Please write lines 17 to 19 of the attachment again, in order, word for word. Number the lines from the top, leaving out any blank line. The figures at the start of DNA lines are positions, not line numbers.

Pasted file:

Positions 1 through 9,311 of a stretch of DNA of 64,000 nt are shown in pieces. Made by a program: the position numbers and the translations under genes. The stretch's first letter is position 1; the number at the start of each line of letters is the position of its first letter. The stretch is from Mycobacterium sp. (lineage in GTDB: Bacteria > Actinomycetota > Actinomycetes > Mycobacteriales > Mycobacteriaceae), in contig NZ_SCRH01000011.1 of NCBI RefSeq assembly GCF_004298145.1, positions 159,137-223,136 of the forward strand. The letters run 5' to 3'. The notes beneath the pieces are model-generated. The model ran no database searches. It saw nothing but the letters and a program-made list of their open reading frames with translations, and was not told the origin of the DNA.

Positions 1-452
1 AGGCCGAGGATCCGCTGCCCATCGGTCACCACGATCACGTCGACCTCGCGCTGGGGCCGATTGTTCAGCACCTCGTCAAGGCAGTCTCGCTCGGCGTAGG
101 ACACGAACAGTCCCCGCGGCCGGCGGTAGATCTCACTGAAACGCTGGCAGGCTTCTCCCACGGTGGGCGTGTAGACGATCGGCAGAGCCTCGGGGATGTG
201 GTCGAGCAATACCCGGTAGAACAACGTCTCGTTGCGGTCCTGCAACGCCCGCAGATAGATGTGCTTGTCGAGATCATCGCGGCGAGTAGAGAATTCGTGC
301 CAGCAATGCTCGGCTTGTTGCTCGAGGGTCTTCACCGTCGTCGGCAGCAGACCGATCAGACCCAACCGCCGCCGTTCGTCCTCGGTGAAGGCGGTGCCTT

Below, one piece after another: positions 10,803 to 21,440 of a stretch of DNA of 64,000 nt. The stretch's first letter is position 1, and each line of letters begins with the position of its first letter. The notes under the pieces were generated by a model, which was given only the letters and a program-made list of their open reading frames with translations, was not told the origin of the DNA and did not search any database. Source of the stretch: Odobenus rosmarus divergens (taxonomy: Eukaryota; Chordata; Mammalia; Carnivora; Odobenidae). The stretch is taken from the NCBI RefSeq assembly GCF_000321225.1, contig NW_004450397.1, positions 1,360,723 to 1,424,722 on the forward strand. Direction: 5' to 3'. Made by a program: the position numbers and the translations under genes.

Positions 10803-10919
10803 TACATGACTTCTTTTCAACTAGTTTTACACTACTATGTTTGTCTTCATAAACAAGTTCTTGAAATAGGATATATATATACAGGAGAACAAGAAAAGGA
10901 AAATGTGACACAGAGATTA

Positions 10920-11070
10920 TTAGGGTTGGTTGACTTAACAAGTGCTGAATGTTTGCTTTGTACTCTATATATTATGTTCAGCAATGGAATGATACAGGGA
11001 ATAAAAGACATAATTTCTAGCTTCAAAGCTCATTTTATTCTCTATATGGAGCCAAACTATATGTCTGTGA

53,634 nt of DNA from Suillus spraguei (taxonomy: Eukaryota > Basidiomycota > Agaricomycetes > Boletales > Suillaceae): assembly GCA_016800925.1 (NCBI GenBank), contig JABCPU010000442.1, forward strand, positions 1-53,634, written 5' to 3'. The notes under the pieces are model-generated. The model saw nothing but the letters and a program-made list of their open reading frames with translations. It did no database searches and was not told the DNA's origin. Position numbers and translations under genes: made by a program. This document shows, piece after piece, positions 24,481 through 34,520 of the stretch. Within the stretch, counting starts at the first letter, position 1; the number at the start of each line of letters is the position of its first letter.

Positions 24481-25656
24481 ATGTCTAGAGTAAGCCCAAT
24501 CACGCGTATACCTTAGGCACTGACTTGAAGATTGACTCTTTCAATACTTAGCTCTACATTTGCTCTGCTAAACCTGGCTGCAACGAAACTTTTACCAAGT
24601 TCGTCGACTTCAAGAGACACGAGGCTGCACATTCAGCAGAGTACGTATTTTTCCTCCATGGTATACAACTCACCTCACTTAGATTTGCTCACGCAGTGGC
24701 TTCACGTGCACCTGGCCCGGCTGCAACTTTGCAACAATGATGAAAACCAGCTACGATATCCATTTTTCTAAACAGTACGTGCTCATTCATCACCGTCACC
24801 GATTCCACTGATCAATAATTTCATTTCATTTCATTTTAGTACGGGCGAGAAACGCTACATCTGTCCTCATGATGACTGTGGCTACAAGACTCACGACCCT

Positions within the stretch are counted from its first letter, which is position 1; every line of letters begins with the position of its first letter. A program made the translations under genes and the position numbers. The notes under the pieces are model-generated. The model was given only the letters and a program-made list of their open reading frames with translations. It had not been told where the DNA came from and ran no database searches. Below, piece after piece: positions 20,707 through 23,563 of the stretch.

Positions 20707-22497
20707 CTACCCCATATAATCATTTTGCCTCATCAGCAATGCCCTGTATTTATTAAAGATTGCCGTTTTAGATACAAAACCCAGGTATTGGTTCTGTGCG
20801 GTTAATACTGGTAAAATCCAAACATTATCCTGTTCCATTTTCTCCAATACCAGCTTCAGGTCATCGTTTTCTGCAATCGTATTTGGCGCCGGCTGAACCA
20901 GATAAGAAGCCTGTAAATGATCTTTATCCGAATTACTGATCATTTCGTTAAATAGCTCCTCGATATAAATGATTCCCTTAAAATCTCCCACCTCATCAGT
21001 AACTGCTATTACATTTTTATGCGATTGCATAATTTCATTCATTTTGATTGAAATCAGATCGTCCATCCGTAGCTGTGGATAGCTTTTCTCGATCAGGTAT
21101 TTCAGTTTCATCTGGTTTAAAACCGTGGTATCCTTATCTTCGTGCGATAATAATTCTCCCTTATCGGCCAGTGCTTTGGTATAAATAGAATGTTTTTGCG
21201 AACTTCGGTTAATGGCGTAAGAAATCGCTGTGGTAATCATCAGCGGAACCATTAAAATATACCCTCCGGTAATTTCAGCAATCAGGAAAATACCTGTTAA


24501 CACGCGTATACCTTAGGCACTGACTTGAAGATTGACTCTTTCAATACTTAGCTCTACATTTGCTCTGCTAAACCTGGCTGCAACGAAACTTTTACCAAGT
24601 TCGTCGACTTCAAGAGACACGAGGCTGCACATTCAGCAGAGTACGTATTTTTCCTCCATGGTATACAACTCACCTCACTTAGATTTGCTCACGCAGTGGC
24701 TTCACGTGCACCTGGCCCGGCTGCAACTTTGCAACAATGATGAAAACCAGCTACGATATCCATTTTTCTAAACAGTACGTGCTCATTCATCACCGTCACC